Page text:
The end of the campaign was not something that could easily hushed up. A later Reviser added a full account of the ambush, observing that it ‘shadowed the king’s view of his success in Spain’. Charlemagne’s biographer Einhard spoke of the frustration felt by the Franks that this defeat could not be avenged. The anonymous Astronomer who composed a biography of Louis the Pious said that the names of the fallen at Roncesvalles were still remembered and mourned in his day. This was a big deal that inspired strong emotional reactions across the Frankish world. That the Royal Frankish Annals were willing to omit it points to a general tendency its authors had to present Charlemagne in the best possible light.

The Royal Frankish Annals also provide another clue that the settlement founded on the Lippe in 776 was meant to be really important. The entry for 776 reports that the Saxons were summoned to the site ‘with wives and children, a countless number, and were baptized and gave as many hostages as the Lord King [Charlemagne] demanded’. A huge public gathering like this suggests that the settlement on the Lippe was intended to be a centre of power.

Charlemagne regained control of Saxony in the end, but if the Karlesburg was meant to be a city, it proved to be a dead end, to such an extent that it is now not clear exactly where it was. It may have been where Paderborn now stands. If so, that would be very interesting because Paderborn became one of the most important palaces in Charlemagne’s later reign. The settlement Charlemagne is most associated with, Aachen, is sometimes described as a city, but more often as a palace. One of the ideas I’m playing around with currently is that after 778 Charlemagne decided that founding cities was too much a hostage to fortune. The city of Charles became a palace, still imbued with power and significance, but less fundamentally important if it got sacked. The result was a series of palace-cities that had many of the characteristics of cities, but which were not consistently presented as them.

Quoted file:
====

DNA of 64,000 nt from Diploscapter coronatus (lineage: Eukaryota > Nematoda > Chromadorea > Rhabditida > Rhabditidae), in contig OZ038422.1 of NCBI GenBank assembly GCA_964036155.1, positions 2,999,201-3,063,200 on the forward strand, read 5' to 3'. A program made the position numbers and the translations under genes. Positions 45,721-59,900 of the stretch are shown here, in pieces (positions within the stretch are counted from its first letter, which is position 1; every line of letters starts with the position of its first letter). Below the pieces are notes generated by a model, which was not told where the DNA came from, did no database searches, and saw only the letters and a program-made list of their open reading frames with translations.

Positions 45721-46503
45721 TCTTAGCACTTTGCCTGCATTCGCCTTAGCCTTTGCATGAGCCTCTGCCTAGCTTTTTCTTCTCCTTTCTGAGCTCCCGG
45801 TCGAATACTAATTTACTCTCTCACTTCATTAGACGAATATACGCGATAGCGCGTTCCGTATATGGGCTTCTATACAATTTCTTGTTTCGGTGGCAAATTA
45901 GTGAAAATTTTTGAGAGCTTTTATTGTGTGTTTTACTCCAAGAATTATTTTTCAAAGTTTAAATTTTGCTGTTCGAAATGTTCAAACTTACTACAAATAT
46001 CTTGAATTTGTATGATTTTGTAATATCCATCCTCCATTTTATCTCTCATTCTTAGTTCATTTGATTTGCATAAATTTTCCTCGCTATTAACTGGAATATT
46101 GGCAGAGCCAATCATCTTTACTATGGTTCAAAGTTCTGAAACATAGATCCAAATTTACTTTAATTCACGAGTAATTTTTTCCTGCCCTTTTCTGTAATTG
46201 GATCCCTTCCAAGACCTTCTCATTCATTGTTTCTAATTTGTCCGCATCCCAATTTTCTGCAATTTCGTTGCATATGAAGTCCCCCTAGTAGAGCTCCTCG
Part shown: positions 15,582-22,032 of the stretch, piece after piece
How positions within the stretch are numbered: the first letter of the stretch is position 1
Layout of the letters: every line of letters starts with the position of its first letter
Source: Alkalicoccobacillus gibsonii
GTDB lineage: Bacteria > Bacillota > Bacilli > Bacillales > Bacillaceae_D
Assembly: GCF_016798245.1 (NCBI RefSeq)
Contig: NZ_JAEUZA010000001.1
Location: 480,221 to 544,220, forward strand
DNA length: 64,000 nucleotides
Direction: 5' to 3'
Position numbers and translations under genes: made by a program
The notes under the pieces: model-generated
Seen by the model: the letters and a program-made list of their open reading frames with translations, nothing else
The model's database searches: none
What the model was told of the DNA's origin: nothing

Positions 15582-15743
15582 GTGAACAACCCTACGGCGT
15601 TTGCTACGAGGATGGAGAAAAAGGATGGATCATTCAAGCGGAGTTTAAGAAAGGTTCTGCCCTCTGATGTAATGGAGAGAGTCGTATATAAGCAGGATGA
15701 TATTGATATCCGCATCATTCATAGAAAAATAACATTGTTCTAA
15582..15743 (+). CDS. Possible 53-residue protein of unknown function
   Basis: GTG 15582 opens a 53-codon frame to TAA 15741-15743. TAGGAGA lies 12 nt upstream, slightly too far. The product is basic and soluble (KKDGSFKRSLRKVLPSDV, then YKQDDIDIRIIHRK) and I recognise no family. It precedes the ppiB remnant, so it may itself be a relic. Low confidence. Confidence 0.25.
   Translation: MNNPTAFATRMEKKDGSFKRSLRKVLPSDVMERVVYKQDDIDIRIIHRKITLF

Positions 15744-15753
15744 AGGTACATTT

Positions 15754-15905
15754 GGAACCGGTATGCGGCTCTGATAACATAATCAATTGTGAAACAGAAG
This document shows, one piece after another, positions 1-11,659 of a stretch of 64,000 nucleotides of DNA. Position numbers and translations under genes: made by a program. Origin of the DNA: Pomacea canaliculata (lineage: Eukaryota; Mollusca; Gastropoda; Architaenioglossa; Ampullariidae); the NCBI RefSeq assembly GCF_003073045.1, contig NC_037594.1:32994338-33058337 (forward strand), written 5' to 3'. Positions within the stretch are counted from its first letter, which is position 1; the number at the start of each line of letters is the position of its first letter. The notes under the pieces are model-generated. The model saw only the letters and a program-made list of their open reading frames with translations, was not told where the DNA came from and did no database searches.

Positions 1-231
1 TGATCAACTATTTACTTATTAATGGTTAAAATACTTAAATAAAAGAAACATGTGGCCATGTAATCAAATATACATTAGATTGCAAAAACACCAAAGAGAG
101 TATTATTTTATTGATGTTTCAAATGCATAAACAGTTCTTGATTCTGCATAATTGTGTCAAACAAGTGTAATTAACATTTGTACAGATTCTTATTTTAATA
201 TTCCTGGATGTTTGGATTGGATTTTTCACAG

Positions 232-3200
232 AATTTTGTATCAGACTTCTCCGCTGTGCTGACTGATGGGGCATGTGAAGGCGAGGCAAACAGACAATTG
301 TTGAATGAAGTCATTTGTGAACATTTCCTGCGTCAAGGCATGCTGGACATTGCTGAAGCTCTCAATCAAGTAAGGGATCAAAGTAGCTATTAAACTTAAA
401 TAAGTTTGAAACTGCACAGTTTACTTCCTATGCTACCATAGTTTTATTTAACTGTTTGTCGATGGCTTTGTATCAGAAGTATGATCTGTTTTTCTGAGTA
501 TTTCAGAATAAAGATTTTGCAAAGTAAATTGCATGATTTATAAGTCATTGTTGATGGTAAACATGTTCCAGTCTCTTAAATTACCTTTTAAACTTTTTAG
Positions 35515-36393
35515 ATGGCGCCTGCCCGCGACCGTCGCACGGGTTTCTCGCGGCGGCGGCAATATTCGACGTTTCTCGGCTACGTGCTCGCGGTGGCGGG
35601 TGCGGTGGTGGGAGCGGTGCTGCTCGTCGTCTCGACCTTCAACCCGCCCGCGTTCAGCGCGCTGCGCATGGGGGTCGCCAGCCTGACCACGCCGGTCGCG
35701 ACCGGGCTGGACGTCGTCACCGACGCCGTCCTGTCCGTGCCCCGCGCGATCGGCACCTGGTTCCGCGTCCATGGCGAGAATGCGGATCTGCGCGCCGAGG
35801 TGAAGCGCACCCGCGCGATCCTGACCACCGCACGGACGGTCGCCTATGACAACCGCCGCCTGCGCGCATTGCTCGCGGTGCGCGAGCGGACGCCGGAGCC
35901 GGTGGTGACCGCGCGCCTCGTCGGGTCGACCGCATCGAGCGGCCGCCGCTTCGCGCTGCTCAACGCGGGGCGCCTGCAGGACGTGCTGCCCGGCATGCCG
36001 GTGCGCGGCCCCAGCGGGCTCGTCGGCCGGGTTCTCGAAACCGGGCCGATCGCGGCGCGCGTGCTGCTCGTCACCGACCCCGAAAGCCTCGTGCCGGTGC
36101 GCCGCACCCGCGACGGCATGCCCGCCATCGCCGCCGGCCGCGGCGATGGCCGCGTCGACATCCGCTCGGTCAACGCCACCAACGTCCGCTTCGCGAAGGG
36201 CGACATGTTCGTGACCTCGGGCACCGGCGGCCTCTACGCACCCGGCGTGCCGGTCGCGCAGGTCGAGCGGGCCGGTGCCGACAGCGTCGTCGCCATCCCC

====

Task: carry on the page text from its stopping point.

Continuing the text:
Even if this line of thought doesn’t go anywhere, I find Karlesburg fascinating as a hint of something that was potentially really important. The city in Saxony would have consumed considerable material resources and been invested with major political and cultural capital. Had it worked, would have radically changed the way modern historians think about Charlemagne. The Carolingian empire is still generally perceived of us a rural one (see this excellent magistraetmater post on the subject). Charlemagne might have been remembered as a city-founder. Instead the project was burned, Charlemagne rebranded, and we get the image of the Franks as country palace dwellers instead. (I have other thoughts on the importance of cities for the Carolingians for another time). Looked at from a distance, by any reasonable measure, Charlemagne’s reign was incredibly successful. Thinking about failed endeavours like Karlesburg reminds us not just how different it might have looked, but also the number of fiascos that had to be negotiated and tastefully buried as bad news.